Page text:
• New Technologies to Determine Carotid Plaque Vulnerability: A Pilot Study to Assess Contrast-Enhanced Ultrasound (CEUS) and Strain Deformation Imaging in Patients of Known or Suspected Coronary Artery Disease (CEUS) Rochester, Minn.

    Hypothesis: Identification of vulnerable atherosclerotic plaques (with or without neovascularization) using carotid CEUS is an independent predictor of MACE (over clinical risk factors, stress echo wall motion results, and carotid ultrasound two-dimensional speckle tracking strain indices).

    Primary Aims:

    1. Evaluate the diagnostic role of carotid CEUS and two-dimensional speckle tracking strain imaging for detection of carotid plaque:

      • To determine the feasibility and safety of Carotid CEUS and Two-dimensional speckle tracking strain imaging SE .
      • To determine if carotid CEUS and two-dimensional speckle tracking strain imaging findings are associated with coronary angiographic results in those patients undergoing clinically indicated cardiac catheterization.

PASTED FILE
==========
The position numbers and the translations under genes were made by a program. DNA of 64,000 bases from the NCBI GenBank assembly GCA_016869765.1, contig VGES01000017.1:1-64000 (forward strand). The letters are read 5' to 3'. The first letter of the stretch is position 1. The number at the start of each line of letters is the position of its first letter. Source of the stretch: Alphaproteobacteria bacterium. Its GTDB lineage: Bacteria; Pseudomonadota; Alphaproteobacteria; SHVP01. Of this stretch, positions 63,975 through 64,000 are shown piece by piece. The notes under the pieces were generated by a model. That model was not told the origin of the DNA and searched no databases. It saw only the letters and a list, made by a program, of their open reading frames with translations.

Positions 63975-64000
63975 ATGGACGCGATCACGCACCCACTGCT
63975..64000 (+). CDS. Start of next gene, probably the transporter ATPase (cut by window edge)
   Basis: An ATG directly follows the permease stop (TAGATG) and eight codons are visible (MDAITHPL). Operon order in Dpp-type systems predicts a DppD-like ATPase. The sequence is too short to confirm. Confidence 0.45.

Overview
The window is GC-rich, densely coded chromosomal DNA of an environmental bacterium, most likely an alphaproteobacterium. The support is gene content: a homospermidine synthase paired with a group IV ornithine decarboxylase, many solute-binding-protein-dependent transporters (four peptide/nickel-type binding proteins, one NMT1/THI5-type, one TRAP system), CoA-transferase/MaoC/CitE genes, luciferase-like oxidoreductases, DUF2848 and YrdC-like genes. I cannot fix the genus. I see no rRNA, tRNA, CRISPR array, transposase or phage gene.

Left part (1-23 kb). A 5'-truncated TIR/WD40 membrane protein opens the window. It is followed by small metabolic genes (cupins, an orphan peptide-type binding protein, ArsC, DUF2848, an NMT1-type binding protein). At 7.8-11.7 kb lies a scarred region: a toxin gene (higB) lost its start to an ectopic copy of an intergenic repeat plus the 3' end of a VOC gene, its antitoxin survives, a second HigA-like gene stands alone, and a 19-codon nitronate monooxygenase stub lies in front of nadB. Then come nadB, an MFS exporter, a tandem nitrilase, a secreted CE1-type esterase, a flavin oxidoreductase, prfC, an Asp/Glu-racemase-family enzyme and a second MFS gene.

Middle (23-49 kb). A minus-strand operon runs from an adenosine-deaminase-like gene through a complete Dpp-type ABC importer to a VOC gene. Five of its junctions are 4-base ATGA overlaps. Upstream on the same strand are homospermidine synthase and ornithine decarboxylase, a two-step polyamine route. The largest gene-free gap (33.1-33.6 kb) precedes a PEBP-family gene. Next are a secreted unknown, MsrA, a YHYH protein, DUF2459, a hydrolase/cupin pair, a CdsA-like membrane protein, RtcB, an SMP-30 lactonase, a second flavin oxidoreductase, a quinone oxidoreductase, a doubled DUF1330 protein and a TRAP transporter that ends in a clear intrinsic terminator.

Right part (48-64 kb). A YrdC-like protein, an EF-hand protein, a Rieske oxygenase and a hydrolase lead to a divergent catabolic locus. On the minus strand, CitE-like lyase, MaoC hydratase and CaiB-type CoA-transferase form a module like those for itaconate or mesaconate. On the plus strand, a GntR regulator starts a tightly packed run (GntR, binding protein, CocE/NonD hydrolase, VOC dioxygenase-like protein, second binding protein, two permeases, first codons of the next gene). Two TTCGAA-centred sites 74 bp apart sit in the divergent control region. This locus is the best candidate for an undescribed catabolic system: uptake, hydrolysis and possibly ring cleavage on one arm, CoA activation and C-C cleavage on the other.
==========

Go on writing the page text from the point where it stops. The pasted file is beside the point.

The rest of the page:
• To determine the diagnostic accuracy of CEUS in identifying a vulnerable atherosclerotic plaque and neovascularization compared to carotid MRI, in a subset of patients.
    2. Evaluate the prognostic role of carotid CEUS and two-dimensional speckle tracking strain imaging for prediction of MACE:

      • To determine if plaque identification (with or without neovascularization) on Carotid CEUS SE can improve the overall prediction of MACE over stress echo results alone
      • To determine if Carotid ultrasound two-dimensional speckle tracking strain indices can improve the overall prediction of MACE over stress echo results alone.
      • To determine if the detection of plaque neovascularization by Carotid CEUS is an independent predictor of MACE (over clinical risk factors, stress echo wall motion results, and carotid ultrasound two-dimensional speckle tracking strain indices).